While negotiators here in Lima enter their last two days of talks, Indonesia says it will be ready to begin receiving results-based payments for REDD+ by 2016. In a wide-ranging talk delivered late last night, the head of the country’s REDD+ Agency said it had not only finished its reference levels, but had implemented institutional reforms that would make REDD+ a reality.
11 December 2014 | LIMA | Peru | After announcing his country’s reference levels for forests and deforestation earlier this week, Heru Prasetyo, head of Indonesia’s REDD+ Agency, BP REDD+ (Badan Pengelola REDD+), said their system is advanced enough to begin receiving results-based REDD+ payments by the end of 2016.
“By the end of 2016, Indonesia will be operationally and institutionally ready to implement its payments-for-results agenda,” said. “Right now, we’re developing the infrastructure, doing payments for performance, but by 2016, we promise our people and the world, that we will be earning payments for results in REDD+.”
He recapped in detail the successful implementation of programs that he outlined in an interview earlier, and expressed confidence that the reference levels submitted to the United Nations Framework Convention on Climate Change (UNFCCC) will be approved.
The actual reference level documents won’t be posted online after the climate talks end, but Nur Masripatin, the Deputy of Governance and Institutional Relations for BP REDD+, said they would include both deforestation and degradation, taking into account development policies in the future, and will include all forests that were still standing in 2000, including carbon-rich peatland forests.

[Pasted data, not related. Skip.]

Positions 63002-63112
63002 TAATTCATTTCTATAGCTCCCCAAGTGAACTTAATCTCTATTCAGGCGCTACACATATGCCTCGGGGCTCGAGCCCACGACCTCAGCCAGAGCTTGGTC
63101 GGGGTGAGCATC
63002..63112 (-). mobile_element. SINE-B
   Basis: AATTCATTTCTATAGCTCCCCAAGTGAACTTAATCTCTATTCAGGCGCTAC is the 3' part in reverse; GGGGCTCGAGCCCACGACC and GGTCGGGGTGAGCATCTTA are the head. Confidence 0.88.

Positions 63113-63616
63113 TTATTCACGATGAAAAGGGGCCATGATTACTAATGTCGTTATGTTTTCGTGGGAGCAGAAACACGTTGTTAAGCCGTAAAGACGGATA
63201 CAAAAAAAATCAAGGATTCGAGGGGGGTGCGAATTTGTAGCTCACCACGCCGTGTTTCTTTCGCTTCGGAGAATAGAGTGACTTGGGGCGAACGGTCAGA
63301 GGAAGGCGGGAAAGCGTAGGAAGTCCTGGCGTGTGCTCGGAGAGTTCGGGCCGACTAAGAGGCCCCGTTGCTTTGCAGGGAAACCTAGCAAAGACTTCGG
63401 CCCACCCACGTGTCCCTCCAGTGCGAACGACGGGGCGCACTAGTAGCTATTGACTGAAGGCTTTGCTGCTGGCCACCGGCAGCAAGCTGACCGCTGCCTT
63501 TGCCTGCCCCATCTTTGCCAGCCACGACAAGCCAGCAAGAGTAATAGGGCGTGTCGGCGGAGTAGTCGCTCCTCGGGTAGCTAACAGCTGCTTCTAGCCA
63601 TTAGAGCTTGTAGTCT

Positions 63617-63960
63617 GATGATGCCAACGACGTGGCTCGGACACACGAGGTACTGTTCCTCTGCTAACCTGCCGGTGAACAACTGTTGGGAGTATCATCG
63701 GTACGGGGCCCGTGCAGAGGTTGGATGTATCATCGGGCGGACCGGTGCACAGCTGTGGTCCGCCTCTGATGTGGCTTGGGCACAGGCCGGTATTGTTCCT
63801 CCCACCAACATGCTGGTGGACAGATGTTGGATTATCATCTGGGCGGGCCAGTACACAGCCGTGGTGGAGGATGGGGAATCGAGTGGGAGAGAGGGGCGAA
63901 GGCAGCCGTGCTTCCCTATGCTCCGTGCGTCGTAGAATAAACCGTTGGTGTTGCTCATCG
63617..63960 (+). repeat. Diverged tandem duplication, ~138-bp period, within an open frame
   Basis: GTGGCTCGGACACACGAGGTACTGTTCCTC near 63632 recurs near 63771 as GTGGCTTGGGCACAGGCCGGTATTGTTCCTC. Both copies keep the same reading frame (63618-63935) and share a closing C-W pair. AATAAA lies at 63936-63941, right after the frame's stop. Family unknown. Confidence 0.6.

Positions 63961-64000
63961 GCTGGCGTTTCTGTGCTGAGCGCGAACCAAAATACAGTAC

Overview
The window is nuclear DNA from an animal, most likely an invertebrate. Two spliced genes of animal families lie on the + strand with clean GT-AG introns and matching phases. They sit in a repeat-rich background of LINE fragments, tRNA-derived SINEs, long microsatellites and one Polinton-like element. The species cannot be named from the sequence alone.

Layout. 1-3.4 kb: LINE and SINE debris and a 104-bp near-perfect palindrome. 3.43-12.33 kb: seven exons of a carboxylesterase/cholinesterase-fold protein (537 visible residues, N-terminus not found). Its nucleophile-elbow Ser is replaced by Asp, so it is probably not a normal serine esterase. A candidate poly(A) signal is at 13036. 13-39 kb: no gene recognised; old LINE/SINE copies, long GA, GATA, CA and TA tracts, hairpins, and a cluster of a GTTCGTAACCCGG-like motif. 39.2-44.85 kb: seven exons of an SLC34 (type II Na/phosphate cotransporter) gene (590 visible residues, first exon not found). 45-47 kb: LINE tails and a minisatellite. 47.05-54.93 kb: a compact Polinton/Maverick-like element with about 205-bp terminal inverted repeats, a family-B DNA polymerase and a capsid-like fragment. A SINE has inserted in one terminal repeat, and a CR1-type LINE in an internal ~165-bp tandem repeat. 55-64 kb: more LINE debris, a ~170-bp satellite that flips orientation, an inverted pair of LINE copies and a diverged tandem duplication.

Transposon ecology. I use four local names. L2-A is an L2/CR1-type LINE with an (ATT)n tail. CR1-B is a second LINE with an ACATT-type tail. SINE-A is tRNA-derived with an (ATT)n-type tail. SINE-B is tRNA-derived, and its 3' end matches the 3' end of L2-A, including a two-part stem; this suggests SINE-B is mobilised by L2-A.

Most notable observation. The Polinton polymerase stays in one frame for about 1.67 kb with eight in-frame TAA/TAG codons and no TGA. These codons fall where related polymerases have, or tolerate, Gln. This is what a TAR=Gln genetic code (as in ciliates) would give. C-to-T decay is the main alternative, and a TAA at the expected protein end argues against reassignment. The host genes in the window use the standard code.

“The data is quite traceable,” she said, reiterating Prasetyo’s confidence in the findings. “When the result is assessed, we can explain it.”
She said the country at one time had up to 14 million hectares of peatland forest, but the calculation includes just 8 million because the rest had been deforested prior to 2000.
The submission, and Prasetyo’s vow, cap a massive undertaking that required pulling disparate data from several sources and making sure it was consistent across the country.
“There is so much data from different regions and institutions, and checking consistency was challenging,” she said. “Also, it was difficult getting different institutions to work together.”
Prasetyo says he’s confident the country can now follow up with emission-reductions, in part because BP REDD+ has worked with authorities at all levels of government.
“The reference levels are at the national level, but REDD+ has to be implemented at the grassroots level,” he said. “We developed a protocol for how the national and provincial and district and village levels work together in terms of achieving this.”
That protocol currently covers 59 districts in 11 forested provinces, ensuring that all participants will be “an orchestra that will sing together – at the village, district provincial, and national level.
“Otherwise what we’ll get is just a collection of projects, and REDD+ isn’t just a collection of projects,” he said. “It’s an agenda of reform, an agenda of government, and an agenda of doing the right thing for the people who depend on it.”